Cultivating a new generation of anonymous artists, the cafés offer spaces comfortable enough to serve as a public studio of sorts for those desperate for a creative outlet. Armed with basic art supplies and coin for coffee, these mystery creators etch designs on paper, keeping their identity largely unknown, absent a signature or decipherable initials.

Paging through the stacks of assorted notebooks, you can find a variety of work, from children's doodles to skilled illustrations, where true magic exists. Scribbles in Sharpie, penciled portraits and political satire cartoons are occasionally interrupted by relationship rants and poetic laments, while others prefer to make collaborative creations. Even those at a loss for a proper writing implement have scratched their itch to create with black eyeliner pencil.

At The Coffee Shop in Riverton, creativity abounds. The shop goes through about five sizable journals a year, according to general manager Christian Coleman. Impressed with the talent of the unknown artists, employees even borrow the art on occasion to hang on their refrigerator, in addition to displaying the best drawings on the back wall. "It was kind of wild how it started years ago when customers just started bringing in empty journals and leaving them for people to fill up," Coleman says. "A lot of the art is really cool. It is insane how talented these kids are. ... Some even come in and draw all day."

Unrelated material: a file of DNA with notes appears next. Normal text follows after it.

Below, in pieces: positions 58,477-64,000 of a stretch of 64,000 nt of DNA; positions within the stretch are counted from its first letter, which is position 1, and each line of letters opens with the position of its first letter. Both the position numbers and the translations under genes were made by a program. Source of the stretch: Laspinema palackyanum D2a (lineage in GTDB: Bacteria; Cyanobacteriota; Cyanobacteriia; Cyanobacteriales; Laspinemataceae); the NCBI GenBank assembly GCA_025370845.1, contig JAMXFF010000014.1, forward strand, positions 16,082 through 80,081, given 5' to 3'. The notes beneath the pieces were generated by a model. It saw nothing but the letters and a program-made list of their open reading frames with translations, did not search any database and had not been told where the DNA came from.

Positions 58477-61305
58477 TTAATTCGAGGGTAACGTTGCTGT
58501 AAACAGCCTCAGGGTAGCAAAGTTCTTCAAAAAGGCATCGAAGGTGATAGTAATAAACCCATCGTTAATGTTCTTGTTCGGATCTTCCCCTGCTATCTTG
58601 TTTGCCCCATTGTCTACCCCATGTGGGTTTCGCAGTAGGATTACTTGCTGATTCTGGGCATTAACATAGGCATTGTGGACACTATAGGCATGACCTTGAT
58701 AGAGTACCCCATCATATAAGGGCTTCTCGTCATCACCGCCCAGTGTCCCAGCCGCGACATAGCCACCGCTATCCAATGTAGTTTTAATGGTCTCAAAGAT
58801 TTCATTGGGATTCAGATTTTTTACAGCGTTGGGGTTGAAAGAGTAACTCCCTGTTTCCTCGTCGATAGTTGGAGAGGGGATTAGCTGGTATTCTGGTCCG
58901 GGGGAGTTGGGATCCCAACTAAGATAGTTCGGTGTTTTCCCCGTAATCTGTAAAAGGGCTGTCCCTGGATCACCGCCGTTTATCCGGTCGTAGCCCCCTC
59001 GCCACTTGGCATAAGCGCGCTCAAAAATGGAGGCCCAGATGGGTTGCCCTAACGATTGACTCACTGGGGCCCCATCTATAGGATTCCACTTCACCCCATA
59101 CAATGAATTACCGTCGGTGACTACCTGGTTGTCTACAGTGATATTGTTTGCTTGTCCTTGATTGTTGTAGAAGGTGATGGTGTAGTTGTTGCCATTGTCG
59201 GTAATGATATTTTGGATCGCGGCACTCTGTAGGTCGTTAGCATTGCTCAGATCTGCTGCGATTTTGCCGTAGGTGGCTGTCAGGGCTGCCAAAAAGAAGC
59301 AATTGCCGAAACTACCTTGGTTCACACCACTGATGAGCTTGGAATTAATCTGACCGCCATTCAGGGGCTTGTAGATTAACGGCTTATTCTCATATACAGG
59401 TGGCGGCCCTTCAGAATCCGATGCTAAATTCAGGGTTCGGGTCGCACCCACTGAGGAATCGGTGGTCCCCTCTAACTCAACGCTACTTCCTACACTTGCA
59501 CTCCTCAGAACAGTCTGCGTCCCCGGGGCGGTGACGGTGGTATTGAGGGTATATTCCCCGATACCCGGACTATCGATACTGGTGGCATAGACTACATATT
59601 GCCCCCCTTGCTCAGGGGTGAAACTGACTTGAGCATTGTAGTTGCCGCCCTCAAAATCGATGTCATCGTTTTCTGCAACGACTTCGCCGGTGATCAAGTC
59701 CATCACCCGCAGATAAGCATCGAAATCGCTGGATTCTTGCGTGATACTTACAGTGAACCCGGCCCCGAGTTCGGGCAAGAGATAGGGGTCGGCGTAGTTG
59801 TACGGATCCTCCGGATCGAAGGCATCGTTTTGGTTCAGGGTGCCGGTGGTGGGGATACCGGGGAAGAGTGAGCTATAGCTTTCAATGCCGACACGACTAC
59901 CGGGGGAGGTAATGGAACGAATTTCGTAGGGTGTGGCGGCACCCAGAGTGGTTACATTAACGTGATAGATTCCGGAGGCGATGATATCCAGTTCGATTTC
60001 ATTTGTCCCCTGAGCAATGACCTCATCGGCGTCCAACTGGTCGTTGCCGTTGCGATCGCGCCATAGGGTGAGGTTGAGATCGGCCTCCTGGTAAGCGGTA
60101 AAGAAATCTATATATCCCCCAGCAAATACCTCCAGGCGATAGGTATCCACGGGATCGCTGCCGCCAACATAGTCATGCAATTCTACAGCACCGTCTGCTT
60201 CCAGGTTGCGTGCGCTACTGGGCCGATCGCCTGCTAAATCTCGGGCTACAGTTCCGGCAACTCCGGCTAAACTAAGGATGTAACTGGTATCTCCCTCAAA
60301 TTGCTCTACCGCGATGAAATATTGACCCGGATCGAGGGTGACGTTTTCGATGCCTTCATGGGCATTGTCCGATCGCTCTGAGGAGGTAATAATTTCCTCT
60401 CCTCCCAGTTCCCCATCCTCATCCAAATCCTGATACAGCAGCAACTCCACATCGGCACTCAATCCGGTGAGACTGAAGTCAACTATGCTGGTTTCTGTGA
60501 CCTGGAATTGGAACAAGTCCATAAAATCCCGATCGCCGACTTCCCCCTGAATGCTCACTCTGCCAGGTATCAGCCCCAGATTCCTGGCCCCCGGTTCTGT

While The Coffee Shop's clientele ranges from toddlers to seniors, the staff believes most of the artwork is done by teens or college students, and they are happy to be a sanctuary for those who need a creative outlet. Eventually, they plan to have a wall dedicated to these local artists as, according to Coleman, "it brings a cool atmosphere to the overall environment of the coffee shop."

Utah resident "GoldenLeaves1," just shy of 20, is one of the artists captivating visitors at The Coffee Shop with his sketches. Speaking via email, he said he rarely shares his work in public or on Instagram. "The thing about the coffee shop is that it encourages creativity with its welcoming atmosphere," GoldenLeaves1 said. "The people there are great and always positive."

While he has witnessed others sketching away at their tables, he prefers to keep himself—along with his artwork—anonymous, even though he dreams that art will be understood by more people. "Drawing has no rules and I like to keep my identity somewhat a secret, mainly because I draw just because I like to," he said. "All you need is some motivation, and with just a pen and paper, beauty can be created. It's freedom and imagination."

Across town just more than four years ago, staff at High Point Coffee in West Jordan took it upon themselves to put out empty notebooks for their artistic customers. Art covers the walls, and even the counter, with attention-grabbing drawings aplenty. "We are happy to offer a good culture for people to feel comfortable enough to express themselves," says Lindsay, a High Point barista.